We’re going to have a face-to-face discussion for 25 minutes.  After that, I’ll ask you to go online and call me to your screen once you have found two academic articles that pertain to the discussion we’ve been having.  Once I’ve approved your articles, I’ll place you in a group based on your interests, and each group will select one article to read.  If you finish early, see the online instructions for Exercise 2, which asks you to analyze the article your group chose.

Now let’s start discussing the reading.  First off, why do you think we’re reading this article as part of this unit?  Sally?

According to Plato, Socrates worried that this new technology “writing” would ruin people’s memory. It would encourage them to pull a scroll from a shelf and *consult* it, simply *looking up* what they wanted to know, rather than listen to an expert speaker recite the text over and over until they, too, had committed it to memory.

Paper is such a good storage medium that, if our brains can outsource most of the data storage, we can spend more time identifying and exploring connections between the vast amounts of knowledge that has been safely stored on paper.  Socrates feared a technology he saw as shallow and impersonal (anyone could stand up and read from a scroll, without actually understanding the material well enough to participate in a discussion about it), but once scholars had written texts they could count on, they developed a system of footnoting, citing, and cataloging, and a new form of knowledge-acquisition, that we know of as the academic essay.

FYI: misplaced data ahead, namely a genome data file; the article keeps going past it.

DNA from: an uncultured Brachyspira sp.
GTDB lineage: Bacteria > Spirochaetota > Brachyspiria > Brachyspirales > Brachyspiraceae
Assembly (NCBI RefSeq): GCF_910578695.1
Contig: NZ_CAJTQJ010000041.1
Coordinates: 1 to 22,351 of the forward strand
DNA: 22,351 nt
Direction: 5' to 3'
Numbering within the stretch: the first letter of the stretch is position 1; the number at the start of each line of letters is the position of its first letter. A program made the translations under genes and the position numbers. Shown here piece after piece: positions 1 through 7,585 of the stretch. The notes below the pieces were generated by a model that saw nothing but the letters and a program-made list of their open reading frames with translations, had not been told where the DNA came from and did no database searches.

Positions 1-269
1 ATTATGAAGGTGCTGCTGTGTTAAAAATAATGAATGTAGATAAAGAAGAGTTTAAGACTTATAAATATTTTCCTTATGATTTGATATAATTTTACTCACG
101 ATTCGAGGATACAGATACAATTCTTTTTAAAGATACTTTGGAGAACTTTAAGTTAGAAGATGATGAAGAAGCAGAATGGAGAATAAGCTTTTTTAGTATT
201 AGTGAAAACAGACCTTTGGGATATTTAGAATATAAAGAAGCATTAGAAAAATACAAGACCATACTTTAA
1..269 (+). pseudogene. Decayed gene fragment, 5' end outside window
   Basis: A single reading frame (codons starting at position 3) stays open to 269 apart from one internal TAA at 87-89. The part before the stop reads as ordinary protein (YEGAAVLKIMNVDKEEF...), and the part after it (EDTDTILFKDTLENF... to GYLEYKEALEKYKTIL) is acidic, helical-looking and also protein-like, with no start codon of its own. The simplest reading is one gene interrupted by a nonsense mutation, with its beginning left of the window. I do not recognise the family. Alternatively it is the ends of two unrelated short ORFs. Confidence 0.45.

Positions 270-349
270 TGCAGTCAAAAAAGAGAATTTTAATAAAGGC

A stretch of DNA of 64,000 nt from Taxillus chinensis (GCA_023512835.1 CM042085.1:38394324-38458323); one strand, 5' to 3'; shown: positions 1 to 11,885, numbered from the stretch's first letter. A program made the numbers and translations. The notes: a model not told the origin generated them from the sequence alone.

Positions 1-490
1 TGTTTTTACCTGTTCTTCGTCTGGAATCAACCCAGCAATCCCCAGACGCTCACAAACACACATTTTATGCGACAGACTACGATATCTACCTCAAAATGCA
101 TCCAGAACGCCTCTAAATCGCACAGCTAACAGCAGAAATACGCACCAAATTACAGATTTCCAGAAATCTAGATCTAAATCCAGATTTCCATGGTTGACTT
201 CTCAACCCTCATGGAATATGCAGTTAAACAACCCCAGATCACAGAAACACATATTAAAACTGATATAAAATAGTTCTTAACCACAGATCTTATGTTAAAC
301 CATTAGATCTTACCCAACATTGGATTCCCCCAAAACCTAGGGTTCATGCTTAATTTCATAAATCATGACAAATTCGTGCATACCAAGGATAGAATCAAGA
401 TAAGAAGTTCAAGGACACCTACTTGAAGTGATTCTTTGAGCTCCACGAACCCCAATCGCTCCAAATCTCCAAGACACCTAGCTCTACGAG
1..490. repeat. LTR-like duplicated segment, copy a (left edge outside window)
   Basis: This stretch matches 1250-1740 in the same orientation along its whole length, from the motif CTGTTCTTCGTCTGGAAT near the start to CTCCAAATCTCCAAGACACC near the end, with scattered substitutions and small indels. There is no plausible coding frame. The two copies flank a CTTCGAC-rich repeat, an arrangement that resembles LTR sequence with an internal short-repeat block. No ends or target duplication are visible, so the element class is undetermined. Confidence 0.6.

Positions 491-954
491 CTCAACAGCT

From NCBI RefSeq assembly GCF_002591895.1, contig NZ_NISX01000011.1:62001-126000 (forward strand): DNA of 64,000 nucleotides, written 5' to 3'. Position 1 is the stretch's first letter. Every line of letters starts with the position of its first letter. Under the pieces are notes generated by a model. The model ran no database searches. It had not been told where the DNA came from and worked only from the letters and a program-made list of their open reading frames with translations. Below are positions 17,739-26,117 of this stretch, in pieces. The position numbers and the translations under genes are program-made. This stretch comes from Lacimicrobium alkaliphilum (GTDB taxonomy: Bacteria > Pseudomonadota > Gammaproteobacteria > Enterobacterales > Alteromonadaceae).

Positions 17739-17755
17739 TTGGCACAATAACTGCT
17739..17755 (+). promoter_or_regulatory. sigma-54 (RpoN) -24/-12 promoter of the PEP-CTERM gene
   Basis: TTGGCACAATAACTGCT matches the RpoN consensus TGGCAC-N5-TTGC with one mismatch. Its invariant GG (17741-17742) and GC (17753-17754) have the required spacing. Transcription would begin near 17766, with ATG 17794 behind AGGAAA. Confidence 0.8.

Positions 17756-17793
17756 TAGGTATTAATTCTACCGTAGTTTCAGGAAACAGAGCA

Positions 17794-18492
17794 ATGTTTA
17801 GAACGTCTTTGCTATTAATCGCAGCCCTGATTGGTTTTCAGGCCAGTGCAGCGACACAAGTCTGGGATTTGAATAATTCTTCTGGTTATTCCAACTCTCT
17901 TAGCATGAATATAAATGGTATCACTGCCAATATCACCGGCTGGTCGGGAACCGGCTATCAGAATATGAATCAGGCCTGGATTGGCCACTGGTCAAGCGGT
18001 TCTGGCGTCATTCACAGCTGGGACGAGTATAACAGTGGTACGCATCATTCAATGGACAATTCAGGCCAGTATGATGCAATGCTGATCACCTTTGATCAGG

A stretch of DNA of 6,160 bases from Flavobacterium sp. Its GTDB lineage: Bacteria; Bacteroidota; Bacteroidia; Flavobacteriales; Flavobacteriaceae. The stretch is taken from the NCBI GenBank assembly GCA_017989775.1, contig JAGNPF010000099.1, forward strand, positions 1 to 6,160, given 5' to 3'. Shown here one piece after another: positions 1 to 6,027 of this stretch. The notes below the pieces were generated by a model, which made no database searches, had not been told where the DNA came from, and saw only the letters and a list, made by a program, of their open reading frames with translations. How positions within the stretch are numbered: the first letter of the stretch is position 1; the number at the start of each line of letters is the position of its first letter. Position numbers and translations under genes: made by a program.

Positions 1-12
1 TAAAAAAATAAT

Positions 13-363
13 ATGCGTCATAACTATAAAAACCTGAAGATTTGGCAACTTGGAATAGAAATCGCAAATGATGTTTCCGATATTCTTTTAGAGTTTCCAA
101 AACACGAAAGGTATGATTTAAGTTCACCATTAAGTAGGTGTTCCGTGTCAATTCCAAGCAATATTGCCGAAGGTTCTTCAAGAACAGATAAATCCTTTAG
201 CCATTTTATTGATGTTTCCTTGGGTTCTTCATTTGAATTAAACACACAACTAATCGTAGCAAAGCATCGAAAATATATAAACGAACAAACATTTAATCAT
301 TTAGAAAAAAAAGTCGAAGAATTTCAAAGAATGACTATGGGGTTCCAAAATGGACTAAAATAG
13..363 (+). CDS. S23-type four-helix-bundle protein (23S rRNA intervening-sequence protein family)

Today, computers have automated so much of the work that once went into finding and citing sources, that we need to teach students to slow down — not to trust the first link that pops up on Google, or statistics that appear on activist web pages.  And the best way to do that is to be with them, guiding and advising, as they conduct their online research.

We still value the ability to speak and remember — the skills that Socrates thought were the only ones that really mattered —  but most modern educators would feel that in the time it took to get students to memorize, word-for-word, the entire text of Hamlet, they would instead gain far more by reading 20 different works of Shakespeare.  Unless, of course, your goal was to have the students put on a performance of Hamlet, in which naturally, repetition and memorization are inseparable from the educational experience.

You probably know the joke about the professor who would tape-record his own lectures.  When he knew he was going to miss a few classes in a row, he asked his assistant to play old tapes in his absence.  Then one
day, when he decided to show up for the last few minutes of class to talk with his students, he saw the room was empty, except for the tape recorders the students had left on the seats, recording what his tape was saying.

That’s a silly but useful example of how NOT to use technology.  When the SHU tech plan was being explored, faculty insisted that a robust training program be part of the proposal, because they did not want to introduce
computers into the classroom unless they knew exactly when and how technology would help their teaching.